The generation of transgenic mice overexpressing the human β1-AR under the control of the α-myosin heavy-chain promoter has been described previously.5 Male wild-type and transgenic littermates derived from crosses of a heterozygous, transgenic (line β1TG4) and wild-type mice were studied at an age of 2 to 4 months.
Human ventricular myocardium was obtained from 4 male patients with heart failure due to ischemic or dilated cardiomyopathy (n=2/2) during heart transplantation (mean±SEM age, 53±5 years). Hearts were used within 1 hour after explantation. Human atrial myocardium was obtained from 19 patients undergoing cardiac arterial bypass grafting or valve replacement (n=15/4; 17 male, 2 female; mean±SEM age, 65±4 years; mean±SEM left ventricular ejection fraction, 64±4%).
Mouse heart experiments were performed as described previously.9 In brief, mouse atria were placed in a carbonated, 35°C tissue bath with modified Tyrode’s solution. Before addition of the pharmacological substances (1 μmol/L, unless indicated otherwise), the bath solution was changed 5 times with 5-minute intervals between the individual washing steps. The atria were allowed to contract spontaneously. The basal frequencies were comparable and not significantly different in the groups studied in Figure 1. The respective values were 402±14 beats per minute (bpm) in the xamoterol group (n=6), 397±15 bpm in the bucindolol group (n=9), and 363±24 bpm in the isoproterenol group (n=4). Propranolol (1 μmol/L) was added 10 minutes before the addition of bucindolol. The median effective concentrations (EC50s) for bucindolol, xamoterol, and isoproterenol were 59±30, 84±4, and 5.4±1.2 nmol/L, respectively.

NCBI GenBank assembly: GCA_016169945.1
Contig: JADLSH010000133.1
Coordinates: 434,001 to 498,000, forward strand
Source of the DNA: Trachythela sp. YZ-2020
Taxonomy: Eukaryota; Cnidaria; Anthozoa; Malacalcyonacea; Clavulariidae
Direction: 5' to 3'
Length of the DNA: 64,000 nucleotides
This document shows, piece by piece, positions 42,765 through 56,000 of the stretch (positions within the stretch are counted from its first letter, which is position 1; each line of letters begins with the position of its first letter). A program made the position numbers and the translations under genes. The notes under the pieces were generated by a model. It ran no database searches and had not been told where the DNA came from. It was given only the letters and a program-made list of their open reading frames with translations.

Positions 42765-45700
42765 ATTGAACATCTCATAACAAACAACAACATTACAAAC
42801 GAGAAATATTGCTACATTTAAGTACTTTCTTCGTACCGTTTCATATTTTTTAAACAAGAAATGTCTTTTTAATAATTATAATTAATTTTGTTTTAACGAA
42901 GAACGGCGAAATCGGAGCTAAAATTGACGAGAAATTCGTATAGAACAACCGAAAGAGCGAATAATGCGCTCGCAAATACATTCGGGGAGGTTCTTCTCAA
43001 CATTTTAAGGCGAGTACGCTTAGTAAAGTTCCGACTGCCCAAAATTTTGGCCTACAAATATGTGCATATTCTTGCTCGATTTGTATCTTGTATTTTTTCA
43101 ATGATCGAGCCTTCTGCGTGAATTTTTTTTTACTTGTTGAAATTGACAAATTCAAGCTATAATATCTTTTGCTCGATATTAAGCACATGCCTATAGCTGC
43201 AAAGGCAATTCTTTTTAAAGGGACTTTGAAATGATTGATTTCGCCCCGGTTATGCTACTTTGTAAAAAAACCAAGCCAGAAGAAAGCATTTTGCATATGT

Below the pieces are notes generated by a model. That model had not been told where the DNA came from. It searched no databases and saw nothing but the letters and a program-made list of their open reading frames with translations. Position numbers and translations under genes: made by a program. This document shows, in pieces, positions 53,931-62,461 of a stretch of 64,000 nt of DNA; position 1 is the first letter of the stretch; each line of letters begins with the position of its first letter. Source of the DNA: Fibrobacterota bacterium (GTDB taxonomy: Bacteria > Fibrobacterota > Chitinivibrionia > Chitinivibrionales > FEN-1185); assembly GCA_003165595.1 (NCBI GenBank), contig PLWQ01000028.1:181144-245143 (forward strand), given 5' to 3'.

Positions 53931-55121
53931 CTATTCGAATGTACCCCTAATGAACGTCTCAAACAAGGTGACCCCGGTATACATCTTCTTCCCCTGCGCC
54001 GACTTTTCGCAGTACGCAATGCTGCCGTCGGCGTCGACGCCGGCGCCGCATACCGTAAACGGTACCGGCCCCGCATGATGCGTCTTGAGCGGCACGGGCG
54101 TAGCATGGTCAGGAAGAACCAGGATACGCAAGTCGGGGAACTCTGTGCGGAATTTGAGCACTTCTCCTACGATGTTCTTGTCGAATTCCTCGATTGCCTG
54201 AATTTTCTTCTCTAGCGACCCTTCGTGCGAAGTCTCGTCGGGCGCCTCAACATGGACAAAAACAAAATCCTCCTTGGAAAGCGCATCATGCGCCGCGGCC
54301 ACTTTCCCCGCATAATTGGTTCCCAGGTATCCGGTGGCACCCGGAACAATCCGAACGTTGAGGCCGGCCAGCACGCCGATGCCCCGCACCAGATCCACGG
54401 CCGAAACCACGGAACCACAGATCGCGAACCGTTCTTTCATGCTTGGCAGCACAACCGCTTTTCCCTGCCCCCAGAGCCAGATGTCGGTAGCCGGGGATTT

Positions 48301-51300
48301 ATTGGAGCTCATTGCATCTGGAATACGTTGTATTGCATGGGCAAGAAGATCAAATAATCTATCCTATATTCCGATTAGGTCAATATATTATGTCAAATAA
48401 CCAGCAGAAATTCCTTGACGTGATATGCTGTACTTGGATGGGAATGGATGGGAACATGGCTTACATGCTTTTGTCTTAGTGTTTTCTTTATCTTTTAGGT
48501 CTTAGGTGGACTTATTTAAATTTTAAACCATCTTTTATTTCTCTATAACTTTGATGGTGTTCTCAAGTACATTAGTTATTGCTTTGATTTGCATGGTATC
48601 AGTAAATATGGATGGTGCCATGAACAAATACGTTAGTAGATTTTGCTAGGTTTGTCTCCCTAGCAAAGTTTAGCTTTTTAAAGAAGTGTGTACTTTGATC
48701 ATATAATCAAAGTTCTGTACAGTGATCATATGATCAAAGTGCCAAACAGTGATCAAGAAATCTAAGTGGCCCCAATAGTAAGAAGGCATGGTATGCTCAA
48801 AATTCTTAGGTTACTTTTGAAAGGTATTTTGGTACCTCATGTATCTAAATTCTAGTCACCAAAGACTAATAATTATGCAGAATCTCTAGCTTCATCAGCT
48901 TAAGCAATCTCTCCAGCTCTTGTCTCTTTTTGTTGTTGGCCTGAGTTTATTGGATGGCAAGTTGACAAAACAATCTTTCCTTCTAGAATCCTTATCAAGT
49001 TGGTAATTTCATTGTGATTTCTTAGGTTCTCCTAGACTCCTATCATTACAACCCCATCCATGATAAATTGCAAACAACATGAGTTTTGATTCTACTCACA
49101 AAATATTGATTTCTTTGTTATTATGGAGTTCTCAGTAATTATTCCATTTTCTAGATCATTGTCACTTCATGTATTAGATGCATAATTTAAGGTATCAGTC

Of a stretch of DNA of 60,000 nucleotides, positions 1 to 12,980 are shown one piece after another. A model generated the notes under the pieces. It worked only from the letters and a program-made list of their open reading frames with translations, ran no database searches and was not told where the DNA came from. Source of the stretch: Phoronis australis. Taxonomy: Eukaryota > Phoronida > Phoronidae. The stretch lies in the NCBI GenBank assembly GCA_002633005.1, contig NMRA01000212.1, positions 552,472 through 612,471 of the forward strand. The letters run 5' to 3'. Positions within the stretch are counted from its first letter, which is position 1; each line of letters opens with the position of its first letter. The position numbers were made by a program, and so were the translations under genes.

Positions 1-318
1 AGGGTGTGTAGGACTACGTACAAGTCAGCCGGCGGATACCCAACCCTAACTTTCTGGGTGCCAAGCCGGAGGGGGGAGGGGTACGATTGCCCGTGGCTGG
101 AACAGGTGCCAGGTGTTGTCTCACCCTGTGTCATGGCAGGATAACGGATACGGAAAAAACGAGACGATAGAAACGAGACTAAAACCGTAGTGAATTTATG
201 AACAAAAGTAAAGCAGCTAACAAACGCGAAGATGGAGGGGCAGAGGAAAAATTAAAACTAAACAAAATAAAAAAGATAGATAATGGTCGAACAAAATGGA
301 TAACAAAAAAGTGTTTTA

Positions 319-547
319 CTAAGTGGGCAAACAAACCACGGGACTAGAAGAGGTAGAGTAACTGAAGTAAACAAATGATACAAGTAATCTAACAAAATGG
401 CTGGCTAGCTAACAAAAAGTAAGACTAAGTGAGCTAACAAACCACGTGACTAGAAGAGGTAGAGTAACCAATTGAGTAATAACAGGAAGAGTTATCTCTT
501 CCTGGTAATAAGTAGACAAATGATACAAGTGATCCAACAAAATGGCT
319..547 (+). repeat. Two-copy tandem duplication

Experiments on human left ventricular and right atrial myocardium were performed as described previously.14,17 The bath solution was maintained at 37°C, pH 7.4, and aerated with 95% O2 and 5% CO2. Muscles were stretched to the length at which the force of contraction was maximal.
Failing left ventricular myocardium (baseline) was preincubated with isoproterenol (1 μmol/L), metoprolol (30 μmol/L), or vehicle for 90 minutes. After a 4-fold washout of pretreatment agents (pretreatment), muscles were incubated with forskolin (0.3 μmol/L). Bucindolol was then applied in cumulative doses (0.001 to 1 μmol/L). Each concentration was allowed to equilibrate for 30 minutes.